With all the talk about vitamin D and sunlight, it’s no surprise that some Queenslanders are confused about whether they're getting enough to be healthy or not. So, are we getting enough? Should we be seeking more sun to boost our levels? How much sunlight is really enough to keep our bones healthy?
The fact is, despite widespread concerns, almost all Queenslanders maintain adequate vitamin D during winter months. Moreover, our health is at greater risk from unsafe exposure to UV radiation, even in winter. So hang on to your hats, people, and follow our advice:
1 Get your daily dose of vitamin D when the UV Index is below three
The majority of Queenslanders only need a few minutes of sun exposure on most days, even in winter, to maintain sufficient levels of vitamin D.
This exposure should always occur when the UV Index level is below three – outside peak UV times, even on cooler and cloudier days – to minimise the risk of skin damage, premature ageing, and future skin cancer.
Exposure to harmful UV radiation when the UV Index level is above three, even in winter in Queensland, can significantly increase your chances of being diagnosed with a deadly melanoma later in life.
2 Don’t overdo your daily dose of sun in order to get Vitamin D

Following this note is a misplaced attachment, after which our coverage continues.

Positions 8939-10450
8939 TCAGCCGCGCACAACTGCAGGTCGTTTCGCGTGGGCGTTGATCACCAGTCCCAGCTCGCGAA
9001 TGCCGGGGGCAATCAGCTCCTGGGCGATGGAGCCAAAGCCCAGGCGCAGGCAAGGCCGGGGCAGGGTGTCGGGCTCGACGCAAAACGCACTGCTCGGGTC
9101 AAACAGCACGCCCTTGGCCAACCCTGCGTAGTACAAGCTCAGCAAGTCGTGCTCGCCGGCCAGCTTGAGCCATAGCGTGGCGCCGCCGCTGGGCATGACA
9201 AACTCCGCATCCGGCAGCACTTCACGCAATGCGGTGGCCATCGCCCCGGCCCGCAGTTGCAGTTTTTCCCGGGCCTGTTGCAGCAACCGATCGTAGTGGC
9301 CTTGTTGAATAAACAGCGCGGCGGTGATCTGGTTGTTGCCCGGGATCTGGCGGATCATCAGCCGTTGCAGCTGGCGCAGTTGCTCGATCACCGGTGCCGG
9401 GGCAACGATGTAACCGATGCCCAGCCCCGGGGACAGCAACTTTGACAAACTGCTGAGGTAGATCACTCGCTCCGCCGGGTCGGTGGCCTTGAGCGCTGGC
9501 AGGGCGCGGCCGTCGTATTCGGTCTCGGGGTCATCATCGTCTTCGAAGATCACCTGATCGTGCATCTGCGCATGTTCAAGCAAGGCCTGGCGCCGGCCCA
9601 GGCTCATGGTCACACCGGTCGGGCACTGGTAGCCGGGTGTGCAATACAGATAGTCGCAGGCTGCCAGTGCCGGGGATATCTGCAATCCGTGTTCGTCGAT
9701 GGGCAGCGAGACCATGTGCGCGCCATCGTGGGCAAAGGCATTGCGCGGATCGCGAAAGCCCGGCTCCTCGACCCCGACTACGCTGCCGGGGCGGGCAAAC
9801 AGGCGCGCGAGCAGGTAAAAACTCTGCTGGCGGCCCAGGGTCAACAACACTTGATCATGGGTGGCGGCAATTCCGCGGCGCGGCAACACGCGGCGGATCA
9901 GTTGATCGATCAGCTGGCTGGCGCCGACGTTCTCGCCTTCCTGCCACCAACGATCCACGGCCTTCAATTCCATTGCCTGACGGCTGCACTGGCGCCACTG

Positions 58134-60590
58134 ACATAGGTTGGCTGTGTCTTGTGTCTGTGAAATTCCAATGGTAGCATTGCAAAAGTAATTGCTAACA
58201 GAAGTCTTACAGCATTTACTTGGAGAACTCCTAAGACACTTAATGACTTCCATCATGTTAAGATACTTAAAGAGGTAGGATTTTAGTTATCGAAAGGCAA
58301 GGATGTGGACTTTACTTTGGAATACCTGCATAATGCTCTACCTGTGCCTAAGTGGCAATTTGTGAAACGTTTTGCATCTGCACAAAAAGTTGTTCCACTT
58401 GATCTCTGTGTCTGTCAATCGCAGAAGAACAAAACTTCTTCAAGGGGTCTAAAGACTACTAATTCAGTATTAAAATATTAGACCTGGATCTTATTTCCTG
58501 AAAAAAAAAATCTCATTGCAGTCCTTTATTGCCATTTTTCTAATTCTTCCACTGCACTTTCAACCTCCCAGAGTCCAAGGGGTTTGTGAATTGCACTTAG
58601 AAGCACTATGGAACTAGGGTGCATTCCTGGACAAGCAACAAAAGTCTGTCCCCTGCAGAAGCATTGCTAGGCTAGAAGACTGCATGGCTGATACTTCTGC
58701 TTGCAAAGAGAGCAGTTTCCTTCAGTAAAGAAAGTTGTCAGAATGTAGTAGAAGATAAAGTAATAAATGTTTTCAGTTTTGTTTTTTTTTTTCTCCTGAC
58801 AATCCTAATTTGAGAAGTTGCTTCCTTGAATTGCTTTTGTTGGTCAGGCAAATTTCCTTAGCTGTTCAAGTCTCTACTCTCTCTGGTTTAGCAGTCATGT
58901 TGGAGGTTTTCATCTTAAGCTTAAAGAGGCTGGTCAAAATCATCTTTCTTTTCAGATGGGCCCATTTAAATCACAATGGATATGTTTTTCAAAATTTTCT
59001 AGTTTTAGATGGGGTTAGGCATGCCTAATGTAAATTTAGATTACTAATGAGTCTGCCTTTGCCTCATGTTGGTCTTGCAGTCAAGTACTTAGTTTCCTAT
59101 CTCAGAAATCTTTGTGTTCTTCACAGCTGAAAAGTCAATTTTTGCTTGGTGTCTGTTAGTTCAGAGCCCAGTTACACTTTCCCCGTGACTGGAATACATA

Only 15 per cent of Queenslanders are Vitamin D deficient, and many of these people are susceptible for familial and genetic reasons.
The majority of us only need a small amount of sun exposure to receive adequate vitamin D, and most of us can get it through incidental outdoor activities like hanging washing on the line, walking to the mailbox or bringing the bins in.
Just five or six minutes of sunshine is adequate exposure to maintain healthy vitamin D levels.
Be SunSmart, even in winter, and use sun protection when outdoors, especially when the UV Index is three or above.
3 Increase your daily dose of dietary sources of vitamin D
Older adults, people with naturally very dark skin, patients with osteoporosis, people who get limited sun exposure and people with obesity are at the highest risk of vitamin D deficiency.
A small amount of vitamin D can be obtained through dietary intake, through foods such as oily fish (salmon and tuna), cod liver oil, milk, eggs, sardines and Swiss cheese.
And remember, if you have any concerns about your vitamin D intake, talk to your GP. And while you’re there, ask for a skin check.
Stay up-to-date with winter UV Index levels via the Cancer Council’s free SunSmart app, your newest winter accessory. Download it for free today!